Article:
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ERIC Number: ED384390
Record Type: RIE
Publication Date: 1995-May
Pages: 36
Abstractor: N/A
Defending Literacy: With Particular Consideration of the Community College.
Sadock, Geoffrey J.
The broad and highly politicized debate about the causes of rising illiteracy in the nation fall into three categories: nurture, or inadequate elementary/secondary educational institutions; nature, or arguments about genetics and the unteachability of Blacks and other minority groups; and social science, or the idea that standard literacy tests merely represent the injustice of the system. While each idea offers its own rationale, what is clear is that measures to reduce illiteracy must be more than cosmetic. Such measures, while controversial, include: reintroducing grammar instruction; scrapping bilingualism; constitutionally declaring English as the nation's only official language; reinterpreting affirmative action so that it fosters colorblind equal opportunity based on merit; re-establishing a canon of texts selected on literary excellence alone; returning remediation, "foundation" learning, and differentiated degree programs to high schools; eliminating grade inflation; developing and using standardized examinations to determine both degree-track and advancement; and involvement of parents responsible enough to turn off television and demand homework. Community colleges are on the frontline of this battle for literacy, as they face growing percentages of students unable to perform at college level. Suggestions to stem the decline in literacy include: colleges should raise standards to ensure that students graduate with adequate skills to success; require at least a C (2.0) grade point average in "every" semester of a degree program; eliminate remedial and English-as-a-Second Language (ESL) programs, requiring one standard English proficiency examination for all applicants; significantly reduce adjunct faculty hiring; and use transcripts that show all courses taken and grades earned, including F's (or R's). The "downsizing" so necessary in this era could be accomplished at the community college by returning to the norms that served the U.S. well in the past. (Contains 33 notes.) (KP)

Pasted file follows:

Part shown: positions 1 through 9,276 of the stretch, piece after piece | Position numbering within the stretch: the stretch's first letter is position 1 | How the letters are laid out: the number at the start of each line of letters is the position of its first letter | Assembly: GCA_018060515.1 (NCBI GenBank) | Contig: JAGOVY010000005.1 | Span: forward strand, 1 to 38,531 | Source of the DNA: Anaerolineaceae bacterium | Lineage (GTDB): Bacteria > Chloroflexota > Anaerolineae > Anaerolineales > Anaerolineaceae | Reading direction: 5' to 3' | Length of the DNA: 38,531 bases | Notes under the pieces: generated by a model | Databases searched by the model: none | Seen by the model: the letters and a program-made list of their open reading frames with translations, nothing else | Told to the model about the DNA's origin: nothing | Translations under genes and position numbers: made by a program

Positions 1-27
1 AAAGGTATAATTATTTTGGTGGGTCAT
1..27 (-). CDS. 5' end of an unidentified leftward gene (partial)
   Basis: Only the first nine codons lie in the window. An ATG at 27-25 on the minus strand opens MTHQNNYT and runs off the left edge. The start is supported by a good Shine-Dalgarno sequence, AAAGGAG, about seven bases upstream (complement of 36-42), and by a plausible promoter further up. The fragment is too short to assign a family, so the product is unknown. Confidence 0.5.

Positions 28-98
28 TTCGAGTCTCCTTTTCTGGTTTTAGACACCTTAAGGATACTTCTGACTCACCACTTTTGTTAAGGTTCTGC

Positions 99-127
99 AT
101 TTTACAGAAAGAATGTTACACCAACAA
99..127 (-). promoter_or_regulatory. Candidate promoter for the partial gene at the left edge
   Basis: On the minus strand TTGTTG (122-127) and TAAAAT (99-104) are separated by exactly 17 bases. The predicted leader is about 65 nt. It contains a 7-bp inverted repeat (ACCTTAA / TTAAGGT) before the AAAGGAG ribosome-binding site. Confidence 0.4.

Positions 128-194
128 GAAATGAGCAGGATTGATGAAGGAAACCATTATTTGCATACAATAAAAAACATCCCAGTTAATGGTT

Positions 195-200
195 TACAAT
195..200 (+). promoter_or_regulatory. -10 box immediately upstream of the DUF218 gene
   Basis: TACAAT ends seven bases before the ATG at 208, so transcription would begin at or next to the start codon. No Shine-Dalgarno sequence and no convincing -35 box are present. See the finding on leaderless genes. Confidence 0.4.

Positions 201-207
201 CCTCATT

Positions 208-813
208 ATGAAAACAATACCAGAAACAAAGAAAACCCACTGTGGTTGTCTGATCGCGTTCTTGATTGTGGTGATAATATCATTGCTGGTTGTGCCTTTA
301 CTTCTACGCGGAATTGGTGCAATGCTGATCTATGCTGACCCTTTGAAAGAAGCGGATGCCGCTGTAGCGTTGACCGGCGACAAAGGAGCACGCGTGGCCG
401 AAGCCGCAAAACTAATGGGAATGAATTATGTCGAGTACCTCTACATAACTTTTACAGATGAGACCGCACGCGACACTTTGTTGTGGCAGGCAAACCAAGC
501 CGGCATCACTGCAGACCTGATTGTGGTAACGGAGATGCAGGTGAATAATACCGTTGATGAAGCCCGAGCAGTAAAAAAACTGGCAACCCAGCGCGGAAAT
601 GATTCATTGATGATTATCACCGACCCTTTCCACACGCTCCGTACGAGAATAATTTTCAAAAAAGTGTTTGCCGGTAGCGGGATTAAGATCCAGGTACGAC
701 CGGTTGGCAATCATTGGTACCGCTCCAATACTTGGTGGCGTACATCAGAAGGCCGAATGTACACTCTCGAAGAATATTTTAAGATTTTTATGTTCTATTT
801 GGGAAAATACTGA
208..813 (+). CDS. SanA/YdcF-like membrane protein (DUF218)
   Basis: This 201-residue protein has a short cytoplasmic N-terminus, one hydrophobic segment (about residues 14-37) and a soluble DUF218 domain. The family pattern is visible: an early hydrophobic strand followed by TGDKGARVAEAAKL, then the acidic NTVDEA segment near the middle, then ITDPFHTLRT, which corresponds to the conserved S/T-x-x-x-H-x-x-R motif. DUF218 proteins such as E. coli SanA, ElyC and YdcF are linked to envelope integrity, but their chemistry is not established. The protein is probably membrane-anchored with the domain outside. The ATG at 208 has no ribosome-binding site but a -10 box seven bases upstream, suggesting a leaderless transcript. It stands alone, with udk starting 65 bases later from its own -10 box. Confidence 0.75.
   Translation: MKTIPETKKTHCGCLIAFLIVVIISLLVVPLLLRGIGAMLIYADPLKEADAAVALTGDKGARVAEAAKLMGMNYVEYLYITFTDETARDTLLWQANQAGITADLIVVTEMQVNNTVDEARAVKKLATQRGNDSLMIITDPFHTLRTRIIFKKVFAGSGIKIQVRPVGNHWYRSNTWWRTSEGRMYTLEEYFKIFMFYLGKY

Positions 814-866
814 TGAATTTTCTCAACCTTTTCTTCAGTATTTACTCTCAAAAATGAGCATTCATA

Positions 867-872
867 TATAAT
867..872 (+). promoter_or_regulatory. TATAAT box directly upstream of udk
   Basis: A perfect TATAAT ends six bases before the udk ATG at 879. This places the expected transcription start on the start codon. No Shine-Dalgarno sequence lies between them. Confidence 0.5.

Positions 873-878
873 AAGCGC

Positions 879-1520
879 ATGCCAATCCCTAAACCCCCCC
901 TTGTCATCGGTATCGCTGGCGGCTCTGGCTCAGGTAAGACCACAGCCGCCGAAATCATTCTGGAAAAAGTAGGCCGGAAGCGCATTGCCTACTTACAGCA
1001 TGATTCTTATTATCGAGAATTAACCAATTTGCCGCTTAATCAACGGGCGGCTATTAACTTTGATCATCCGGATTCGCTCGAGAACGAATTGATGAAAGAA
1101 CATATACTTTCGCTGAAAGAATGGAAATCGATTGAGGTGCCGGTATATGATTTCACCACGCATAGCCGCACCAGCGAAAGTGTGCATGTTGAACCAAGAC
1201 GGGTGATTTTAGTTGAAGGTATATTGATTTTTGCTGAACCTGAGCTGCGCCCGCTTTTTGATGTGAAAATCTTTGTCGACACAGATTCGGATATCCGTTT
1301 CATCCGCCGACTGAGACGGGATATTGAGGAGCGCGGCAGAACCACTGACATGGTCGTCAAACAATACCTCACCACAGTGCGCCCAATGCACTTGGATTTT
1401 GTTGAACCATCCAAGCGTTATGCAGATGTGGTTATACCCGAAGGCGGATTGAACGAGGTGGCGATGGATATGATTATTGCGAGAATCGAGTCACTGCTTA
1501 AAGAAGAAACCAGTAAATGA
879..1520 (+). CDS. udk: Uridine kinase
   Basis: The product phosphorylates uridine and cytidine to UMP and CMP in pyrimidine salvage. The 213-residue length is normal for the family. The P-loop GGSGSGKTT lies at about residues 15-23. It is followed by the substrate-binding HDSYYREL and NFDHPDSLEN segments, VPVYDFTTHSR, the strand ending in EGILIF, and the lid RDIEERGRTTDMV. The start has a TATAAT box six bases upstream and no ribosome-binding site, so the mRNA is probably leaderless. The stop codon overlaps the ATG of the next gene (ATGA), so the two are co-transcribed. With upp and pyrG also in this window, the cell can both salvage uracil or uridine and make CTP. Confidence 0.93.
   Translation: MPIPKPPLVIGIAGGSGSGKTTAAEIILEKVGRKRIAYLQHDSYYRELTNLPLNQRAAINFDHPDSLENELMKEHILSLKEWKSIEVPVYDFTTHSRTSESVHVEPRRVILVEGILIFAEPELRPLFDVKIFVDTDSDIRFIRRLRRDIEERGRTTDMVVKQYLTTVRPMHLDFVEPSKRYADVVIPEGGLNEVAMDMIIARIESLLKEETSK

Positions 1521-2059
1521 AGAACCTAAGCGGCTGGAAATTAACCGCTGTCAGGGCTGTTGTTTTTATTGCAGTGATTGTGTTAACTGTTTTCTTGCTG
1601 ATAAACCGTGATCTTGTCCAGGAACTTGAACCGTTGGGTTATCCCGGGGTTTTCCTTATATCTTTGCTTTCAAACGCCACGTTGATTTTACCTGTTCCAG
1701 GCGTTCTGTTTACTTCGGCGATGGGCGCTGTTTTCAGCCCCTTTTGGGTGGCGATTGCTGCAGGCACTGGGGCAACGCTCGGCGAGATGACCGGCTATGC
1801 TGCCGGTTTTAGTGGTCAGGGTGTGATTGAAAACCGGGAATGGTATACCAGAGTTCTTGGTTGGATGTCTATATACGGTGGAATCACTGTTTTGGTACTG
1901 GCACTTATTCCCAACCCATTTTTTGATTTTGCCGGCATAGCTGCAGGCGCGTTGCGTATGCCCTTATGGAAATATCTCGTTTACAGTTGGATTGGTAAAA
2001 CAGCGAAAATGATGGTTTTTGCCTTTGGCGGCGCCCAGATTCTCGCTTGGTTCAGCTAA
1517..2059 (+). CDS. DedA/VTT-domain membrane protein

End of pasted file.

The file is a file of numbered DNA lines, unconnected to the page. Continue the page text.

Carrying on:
Publication Type: Opinion Papers
Education Level: N/A
Audience: N/A
Language: English
Sponsor: N/A
Authoring Institution: Princeton Univ., NJ. Mid-Career Fellowship Program.
Grant or Contract Numbers: N/A
Note: In its: Issues of Education at Community Colleges: Essays by Fellows in the Mid-Career Fellowship Program at Princeton University; see JC 950 341.